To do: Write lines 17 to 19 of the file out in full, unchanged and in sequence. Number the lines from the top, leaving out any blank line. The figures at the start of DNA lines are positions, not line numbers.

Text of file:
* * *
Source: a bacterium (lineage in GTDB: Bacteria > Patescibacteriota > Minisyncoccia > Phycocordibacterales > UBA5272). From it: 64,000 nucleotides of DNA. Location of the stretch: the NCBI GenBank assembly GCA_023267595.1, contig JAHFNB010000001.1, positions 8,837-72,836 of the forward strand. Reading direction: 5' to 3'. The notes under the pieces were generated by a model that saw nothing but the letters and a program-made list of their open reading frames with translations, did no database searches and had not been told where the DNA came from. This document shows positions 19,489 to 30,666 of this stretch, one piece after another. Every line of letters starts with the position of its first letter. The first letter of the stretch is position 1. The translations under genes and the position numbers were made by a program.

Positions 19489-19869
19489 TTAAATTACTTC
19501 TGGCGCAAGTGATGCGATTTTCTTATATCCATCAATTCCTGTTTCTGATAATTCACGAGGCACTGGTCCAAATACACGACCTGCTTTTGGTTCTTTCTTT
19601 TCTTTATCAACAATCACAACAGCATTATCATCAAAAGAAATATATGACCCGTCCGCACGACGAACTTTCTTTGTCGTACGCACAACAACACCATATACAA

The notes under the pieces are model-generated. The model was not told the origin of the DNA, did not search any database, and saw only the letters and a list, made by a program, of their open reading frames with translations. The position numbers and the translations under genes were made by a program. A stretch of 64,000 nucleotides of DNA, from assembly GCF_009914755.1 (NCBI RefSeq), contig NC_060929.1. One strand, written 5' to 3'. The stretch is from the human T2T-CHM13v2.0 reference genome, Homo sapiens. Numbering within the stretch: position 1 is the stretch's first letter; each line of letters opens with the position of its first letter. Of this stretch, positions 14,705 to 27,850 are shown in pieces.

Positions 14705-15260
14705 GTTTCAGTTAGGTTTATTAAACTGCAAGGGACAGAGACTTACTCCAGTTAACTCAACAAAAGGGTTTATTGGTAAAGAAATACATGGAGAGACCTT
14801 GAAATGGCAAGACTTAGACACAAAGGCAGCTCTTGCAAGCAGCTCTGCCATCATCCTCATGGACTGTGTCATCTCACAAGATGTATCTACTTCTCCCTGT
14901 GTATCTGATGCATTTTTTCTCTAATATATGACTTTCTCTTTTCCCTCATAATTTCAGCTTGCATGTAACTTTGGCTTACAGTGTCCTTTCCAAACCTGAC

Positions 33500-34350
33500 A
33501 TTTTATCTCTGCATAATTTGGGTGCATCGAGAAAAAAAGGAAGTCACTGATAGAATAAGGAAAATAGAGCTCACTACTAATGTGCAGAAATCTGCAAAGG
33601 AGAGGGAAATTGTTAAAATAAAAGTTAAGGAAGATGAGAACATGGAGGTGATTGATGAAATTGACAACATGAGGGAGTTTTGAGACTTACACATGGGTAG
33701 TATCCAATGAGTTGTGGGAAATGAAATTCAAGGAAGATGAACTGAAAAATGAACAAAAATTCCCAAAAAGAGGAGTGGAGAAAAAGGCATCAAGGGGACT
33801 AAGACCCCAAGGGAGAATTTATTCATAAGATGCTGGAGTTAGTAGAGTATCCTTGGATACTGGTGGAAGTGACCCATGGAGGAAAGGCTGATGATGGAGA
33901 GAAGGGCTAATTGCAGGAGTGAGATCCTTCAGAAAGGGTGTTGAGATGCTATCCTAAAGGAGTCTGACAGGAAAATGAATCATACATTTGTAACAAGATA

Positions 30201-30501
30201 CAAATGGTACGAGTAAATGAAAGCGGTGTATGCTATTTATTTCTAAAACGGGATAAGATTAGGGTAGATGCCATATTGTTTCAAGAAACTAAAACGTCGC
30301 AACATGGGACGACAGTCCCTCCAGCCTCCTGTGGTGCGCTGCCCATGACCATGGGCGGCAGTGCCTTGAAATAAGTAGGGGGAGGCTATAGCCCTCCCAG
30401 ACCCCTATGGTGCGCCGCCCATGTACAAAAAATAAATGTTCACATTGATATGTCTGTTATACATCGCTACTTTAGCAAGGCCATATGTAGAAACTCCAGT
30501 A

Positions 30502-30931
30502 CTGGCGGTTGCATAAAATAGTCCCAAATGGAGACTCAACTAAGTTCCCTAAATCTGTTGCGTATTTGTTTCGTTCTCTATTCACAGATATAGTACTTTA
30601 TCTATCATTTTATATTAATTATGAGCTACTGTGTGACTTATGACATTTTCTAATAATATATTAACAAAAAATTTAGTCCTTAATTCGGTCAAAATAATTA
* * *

33901 GAAGGGCTAATTGCAGGAGTGAGATCCTTCAGAAAGGGTGTTGAGATGCTATCCTAAAGGAGTCTGACAGGAAAATGAATCATACATTTGTAACAAGATA

Positions 30201-30501
30201 CAAATGGTACGAGTAAATGAAAGCGGTGTATGCTATTTATTTCTAAAACGGGATAAGATTAGGGTAGATGCCATATTGTTTCAAGAAACTAAAACGTCGC